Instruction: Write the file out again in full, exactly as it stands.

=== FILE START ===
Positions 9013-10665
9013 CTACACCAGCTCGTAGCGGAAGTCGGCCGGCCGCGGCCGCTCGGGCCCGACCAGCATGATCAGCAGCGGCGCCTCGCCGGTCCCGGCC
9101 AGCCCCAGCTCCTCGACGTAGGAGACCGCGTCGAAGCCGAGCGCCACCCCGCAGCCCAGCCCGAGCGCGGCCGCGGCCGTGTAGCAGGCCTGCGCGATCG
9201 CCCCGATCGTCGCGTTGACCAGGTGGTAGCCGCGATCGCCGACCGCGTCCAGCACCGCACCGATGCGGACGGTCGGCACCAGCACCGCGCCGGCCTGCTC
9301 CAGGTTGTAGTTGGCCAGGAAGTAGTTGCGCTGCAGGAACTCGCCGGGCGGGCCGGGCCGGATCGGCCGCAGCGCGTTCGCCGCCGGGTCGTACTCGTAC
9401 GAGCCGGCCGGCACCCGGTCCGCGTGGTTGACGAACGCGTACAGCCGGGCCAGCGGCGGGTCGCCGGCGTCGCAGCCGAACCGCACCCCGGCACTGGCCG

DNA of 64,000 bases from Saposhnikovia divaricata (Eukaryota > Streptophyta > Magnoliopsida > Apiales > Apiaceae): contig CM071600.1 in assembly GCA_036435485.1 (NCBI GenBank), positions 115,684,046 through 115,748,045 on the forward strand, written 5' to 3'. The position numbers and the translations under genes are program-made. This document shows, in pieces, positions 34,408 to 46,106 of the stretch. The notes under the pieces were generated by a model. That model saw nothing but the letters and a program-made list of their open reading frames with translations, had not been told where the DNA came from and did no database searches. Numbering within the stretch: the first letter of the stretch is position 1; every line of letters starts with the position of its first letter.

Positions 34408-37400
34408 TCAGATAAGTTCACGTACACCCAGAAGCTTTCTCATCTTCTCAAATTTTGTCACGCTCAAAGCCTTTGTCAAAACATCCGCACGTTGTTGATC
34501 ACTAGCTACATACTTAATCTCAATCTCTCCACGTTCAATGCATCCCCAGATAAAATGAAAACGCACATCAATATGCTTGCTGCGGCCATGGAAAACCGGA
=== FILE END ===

Positions 9013-10665
9013 CTACACCAGCTCGTAGCGGAAGTCGGCCGGCCGCGGCCGCTCGGGCCCGACCAGCATGATCAGCAGCGGCGCCTCGCCGGTCCCGGCC
9101 AGCCCCAGCTCCTCGACGTAGGAGACCGCGTCGAAGCCGAGCGCCACCCCGCAGCCCAGCCCGAGCGCGGCCGCGGCCGTGTAGCAGGCCTGCGCGATCG
9201 CCCCGATCGTCGCGTTGACCAGGTGGTAGCCGCGATCGCCGACCGCGTCCAGCACCGCACCGATGCGGACGGTCGGCACCAGCACCGCGCCGGCCTGCTC
9301 CAGGTTGTAGTTGGCCAGGAAGTAGTTGCGCTGCAGGAACTCGCCGGGCGGGCCGGGCCGGATCGGCCGCAGCGCGTTCGCCGCCGGGTCGTACTCGTAC
9401 GAGCCGGCCGGCACCCGGTCCGCGTGGTTGACGAACGCGTACAGCCGGGCCAGCGGCGGGTCGCCGGCGTCGCAGCCGAACCGCACCCCGGCACTGGCCG

DNA of 64,000 bases from Saposhnikovia divaricata (Eukaryota > Streptophyta > Magnoliopsida > Apiales > Apiaceae): contig CM071600.1 in assembly GCA_036435485.1 (NCBI GenBank), positions 115,684,046 through 115,748,045 on the forward strand, written 5' to 3'. The position numbers and the translations under genes are program-made. This document shows, in pieces, positions 34,408 to 46,106 of the stretch. The notes under the pieces were generated by a model. That model saw nothing but the letters and a program-made list of their open reading frames with translations, had not been told where the DNA came from and did no database searches. Numbering within the stretch: the first letter of the stretch is position 1; every line of letters starts with the position of its first letter.

Positions 34408-37400
34408 TCAGATAAGTTCACGTACACCCAGAAGCTTTCTCATCTTCTCAAATTTTGTCACGCTCAAAGCCTTTGTCAAAACATCCGCACGTTGTTGATC
34501 ACTAGCTACATACTTAATCTCAATCTCTCCACGTTCAATGCATCCCCAGATAAAATGAAAACGCACATCAATATGCTTGCTGCGGCCATGGAAAACCGGA